P&G'S ZERO-COUPON MOVE SPARKS RELATED CUTBACKS BY COMPETITORS;POSITIVE RESULTS OF N.Y. TEST LURE GENERAL MILLS, CLOROX ACTIONS

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Procter & Gamble Co.'s zero-coupon test in upstate New York is bringing good results, influencing other marketers to pull back on their own consumer coupons.

Since P&G axed coupons on all brands early last month in Buffalo, Rochester and Syracuse, area supermarkets have reported solid sales of P&G brands, said marketing experts who are working closely with local retailers.

Now, Clorox Co. and other marketers are also paring their coupon use in the area, say analysts, who expect the tactic to spread among more marketers and to other regions as part of a growing move to replace national coupons with account-specific and in-store promotional efforts.

"Clorox has cut back its couponing on bleach and cleaning products in the upstate New York area, and General Mills is experimenting there with replacing national coupons for cereal with Catalina Marketing's electronic in-store coupons, all with good results," said Burt Flickinger, analyst with Price Waterhouse & Co.'s Management Horizons.

Clorox and General Mills couldn't be reached for comment.

P&G'S JAGER SPEAKS OUT

P&G President-Chief Operating Officer Durk Jager was so emboldened by initial test results that he reportedly said at the National-American Wholesale Grocers' Association meeting in Orlando earlier this month: "About 40% of total coupon spending never reaches the consumer. We decided coupons have to go."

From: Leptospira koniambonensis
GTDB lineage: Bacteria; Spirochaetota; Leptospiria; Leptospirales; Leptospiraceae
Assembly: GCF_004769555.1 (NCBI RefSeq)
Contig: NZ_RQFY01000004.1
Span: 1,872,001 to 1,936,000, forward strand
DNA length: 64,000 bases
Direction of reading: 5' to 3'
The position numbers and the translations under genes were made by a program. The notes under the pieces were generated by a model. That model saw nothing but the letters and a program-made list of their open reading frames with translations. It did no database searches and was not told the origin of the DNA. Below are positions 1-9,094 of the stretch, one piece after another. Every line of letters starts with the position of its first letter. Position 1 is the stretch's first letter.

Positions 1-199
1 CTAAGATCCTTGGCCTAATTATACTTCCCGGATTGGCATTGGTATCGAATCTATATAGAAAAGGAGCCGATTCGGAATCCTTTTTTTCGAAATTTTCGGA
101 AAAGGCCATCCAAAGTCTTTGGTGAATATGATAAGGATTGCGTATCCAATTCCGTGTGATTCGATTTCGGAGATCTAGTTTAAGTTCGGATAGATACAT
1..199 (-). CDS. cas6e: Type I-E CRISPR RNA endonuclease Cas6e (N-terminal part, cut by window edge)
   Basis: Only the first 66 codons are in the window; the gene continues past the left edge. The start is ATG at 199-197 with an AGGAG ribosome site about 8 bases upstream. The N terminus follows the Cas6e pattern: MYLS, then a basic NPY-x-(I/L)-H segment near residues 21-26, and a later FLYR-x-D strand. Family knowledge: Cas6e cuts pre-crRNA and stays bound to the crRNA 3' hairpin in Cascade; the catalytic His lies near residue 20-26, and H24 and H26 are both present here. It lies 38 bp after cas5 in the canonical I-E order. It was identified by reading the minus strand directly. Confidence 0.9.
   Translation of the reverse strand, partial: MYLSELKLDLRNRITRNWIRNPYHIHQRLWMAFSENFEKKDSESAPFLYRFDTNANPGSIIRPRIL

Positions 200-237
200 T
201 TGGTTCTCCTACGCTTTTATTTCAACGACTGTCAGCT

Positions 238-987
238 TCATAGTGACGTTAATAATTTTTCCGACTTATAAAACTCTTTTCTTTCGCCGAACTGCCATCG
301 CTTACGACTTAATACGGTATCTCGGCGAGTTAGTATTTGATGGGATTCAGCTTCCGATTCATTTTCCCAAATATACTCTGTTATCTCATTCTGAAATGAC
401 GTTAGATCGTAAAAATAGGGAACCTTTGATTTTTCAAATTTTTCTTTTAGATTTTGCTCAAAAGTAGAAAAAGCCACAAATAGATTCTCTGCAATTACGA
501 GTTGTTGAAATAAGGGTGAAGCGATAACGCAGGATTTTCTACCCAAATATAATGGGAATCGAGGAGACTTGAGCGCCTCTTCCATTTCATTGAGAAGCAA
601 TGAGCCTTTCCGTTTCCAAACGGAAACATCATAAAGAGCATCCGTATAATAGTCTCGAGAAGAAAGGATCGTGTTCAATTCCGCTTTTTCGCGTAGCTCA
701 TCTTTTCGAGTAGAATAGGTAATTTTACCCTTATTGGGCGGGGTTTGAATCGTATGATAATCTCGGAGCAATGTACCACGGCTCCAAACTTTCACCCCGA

A P&G spokeswoman refused comment on Mr. Jager's speech, but said P&G's studies show coupons are an "inherently inefficient way to promote products."

P&G has cut spending on coupons by as much as 50% in recent years, both in value and frequency. It vowed in 1992 to curtail couponing, but in many instances retreated when competitors seized the opportunity to increase market share and supermarkets waffled on their commitment.

SUPERMARKETS ON BOARD

This time, however, analysts say supermarkets are on board with the program and are equally interested in getting rid of the costly operational aspect of processing coupons in exchange for programs oriented around the retailer's needs and product mix.

"Everybody's fallen out of bed with national coupons because marketer spending has shifted to niches and retailers don't want to hassle with coupons that don't address their specific strategies," said Frank Everett, president-CEO of Reach Marketing, Westport, Conn.

COUPONS STILL IMPORTANT

Despite the movement away from heavy reliance on national couponing, marketers and analysts agree the coupon remains an important tool when used strategically for new-product trial and brand conversion.

More than 3 billion coupons are circulated nationally each year, and less than 3% are redeemed, says coupon processor NCH Promotional Services.

Coupon industry players are reluctant to concede P&G's stance will spread to other marketers and regions.

Newspapers in upstate New York that previously carried P&G coupons in weekly national free standing inserts refused to comment on test results.

Contributing: Jack Neff.

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